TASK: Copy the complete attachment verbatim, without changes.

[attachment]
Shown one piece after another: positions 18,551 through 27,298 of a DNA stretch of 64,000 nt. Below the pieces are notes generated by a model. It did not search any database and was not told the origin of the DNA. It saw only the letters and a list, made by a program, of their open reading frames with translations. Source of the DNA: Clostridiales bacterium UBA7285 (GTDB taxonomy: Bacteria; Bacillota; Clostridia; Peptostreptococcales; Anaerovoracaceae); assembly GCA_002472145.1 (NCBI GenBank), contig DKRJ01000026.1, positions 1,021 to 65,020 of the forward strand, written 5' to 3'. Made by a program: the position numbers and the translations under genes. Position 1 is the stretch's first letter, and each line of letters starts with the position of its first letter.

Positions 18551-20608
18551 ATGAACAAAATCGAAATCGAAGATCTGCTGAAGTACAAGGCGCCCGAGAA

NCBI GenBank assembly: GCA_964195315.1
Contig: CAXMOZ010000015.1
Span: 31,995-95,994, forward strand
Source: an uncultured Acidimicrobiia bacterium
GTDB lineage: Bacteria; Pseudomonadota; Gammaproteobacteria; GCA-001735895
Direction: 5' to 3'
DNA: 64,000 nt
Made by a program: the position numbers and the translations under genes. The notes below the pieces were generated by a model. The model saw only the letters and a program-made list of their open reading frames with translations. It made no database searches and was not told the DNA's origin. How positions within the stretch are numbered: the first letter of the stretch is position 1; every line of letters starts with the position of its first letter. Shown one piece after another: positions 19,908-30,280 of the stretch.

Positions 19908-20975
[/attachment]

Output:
Shown one piece after another: positions 18,551 through 27,298 of a DNA stretch of 64,000 nt. Below the pieces are notes generated by a model. It did not search any database and was not told the origin of the DNA. It saw only the letters and a list, made by a program, of their open reading frames with translations. Source of the DNA: Clostridiales bacterium UBA7285 (GTDB taxonomy: Bacteria; Bacillota; Clostridia; Peptostreptococcales; Anaerovoracaceae); assembly GCA_002472145.1 (NCBI GenBank), contig DKRJ01000026.1, positions 1,021 to 65,020 of the forward strand, written 5' to 3'. Made by a program: the position numbers and the translations under genes. Position 1 is the stretch's first letter, and each line of letters starts with the position of its first letter.

Positions 18551-20608
18551 ATGAACAAAATCGAAATCGAAGATCTGCTGAAGTACAAGGCGCCCGAGAA

NCBI GenBank assembly: GCA_964195315.1
Contig: CAXMOZ010000015.1
Span: 31,995-95,994, forward strand
Source: an uncultured Acidimicrobiia bacterium
GTDB lineage: Bacteria; Pseudomonadota; Gammaproteobacteria; GCA-001735895
Direction: 5' to 3'
DNA: 64,000 nt
Made by a program: the position numbers and the translations under genes. The notes below the pieces were generated by a model. The model saw only the letters and a program-made list of their open reading frames with translations. It made no database searches and was not told the DNA's origin. How positions within the stretch are numbered: the first letter of the stretch is position 1; every line of letters starts with the position of its first letter. Shown one piece after another: positions 19,908-30,280 of the stretch.

Positions 19908-20975